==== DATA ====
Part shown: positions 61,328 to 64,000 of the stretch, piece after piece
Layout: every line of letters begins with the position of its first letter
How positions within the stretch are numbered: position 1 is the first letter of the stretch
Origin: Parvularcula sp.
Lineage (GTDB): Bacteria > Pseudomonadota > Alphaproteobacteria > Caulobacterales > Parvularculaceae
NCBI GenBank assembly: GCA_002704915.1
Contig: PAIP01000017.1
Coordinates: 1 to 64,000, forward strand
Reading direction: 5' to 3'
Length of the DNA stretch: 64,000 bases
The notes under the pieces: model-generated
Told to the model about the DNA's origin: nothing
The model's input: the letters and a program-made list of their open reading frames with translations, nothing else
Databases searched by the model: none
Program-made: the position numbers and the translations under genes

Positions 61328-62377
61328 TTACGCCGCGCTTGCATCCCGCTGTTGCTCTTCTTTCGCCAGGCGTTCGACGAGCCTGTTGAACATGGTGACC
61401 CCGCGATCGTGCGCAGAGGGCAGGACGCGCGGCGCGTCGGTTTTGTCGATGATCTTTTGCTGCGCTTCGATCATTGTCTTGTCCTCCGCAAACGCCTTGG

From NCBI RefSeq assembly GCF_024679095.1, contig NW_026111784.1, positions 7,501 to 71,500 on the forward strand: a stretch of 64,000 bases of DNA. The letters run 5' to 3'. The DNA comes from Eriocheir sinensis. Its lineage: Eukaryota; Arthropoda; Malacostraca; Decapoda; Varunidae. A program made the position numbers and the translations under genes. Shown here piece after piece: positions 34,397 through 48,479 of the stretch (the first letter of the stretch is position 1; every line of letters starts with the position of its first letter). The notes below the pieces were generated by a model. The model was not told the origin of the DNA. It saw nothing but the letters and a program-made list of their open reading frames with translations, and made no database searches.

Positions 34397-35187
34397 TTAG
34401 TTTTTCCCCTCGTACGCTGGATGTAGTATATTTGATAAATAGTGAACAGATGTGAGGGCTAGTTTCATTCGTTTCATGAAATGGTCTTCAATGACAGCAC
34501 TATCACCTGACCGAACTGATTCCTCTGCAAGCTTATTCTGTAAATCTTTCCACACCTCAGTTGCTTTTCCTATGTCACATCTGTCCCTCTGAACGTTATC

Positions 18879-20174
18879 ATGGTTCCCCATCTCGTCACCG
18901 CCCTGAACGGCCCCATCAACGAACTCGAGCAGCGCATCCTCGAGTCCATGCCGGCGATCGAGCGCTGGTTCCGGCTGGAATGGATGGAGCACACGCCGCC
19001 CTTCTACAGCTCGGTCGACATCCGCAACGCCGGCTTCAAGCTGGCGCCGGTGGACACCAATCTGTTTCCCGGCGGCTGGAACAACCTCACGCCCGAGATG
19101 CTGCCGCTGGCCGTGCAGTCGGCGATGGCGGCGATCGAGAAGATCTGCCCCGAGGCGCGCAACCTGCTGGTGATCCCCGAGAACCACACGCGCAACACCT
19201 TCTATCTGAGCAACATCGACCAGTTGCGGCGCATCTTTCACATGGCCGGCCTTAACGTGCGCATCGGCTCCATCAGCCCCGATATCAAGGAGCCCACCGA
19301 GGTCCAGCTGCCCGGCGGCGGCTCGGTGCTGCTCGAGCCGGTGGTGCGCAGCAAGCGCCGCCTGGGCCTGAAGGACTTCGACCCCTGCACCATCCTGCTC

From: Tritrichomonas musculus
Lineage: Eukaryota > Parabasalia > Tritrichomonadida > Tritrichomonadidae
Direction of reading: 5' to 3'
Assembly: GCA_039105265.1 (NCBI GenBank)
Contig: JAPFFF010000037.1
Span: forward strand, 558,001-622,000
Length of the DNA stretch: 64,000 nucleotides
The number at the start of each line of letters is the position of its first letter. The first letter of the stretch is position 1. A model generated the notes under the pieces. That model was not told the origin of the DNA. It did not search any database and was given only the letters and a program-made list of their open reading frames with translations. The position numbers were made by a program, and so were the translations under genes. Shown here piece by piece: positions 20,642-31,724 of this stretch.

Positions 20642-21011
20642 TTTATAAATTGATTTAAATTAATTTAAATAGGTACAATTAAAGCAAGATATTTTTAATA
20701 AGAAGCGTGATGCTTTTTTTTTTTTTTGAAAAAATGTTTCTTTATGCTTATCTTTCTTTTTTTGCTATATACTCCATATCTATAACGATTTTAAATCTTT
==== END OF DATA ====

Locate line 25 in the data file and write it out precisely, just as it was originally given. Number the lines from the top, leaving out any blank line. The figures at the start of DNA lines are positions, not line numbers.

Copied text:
18879 ATGGTTCCCCATCTCGTCACCG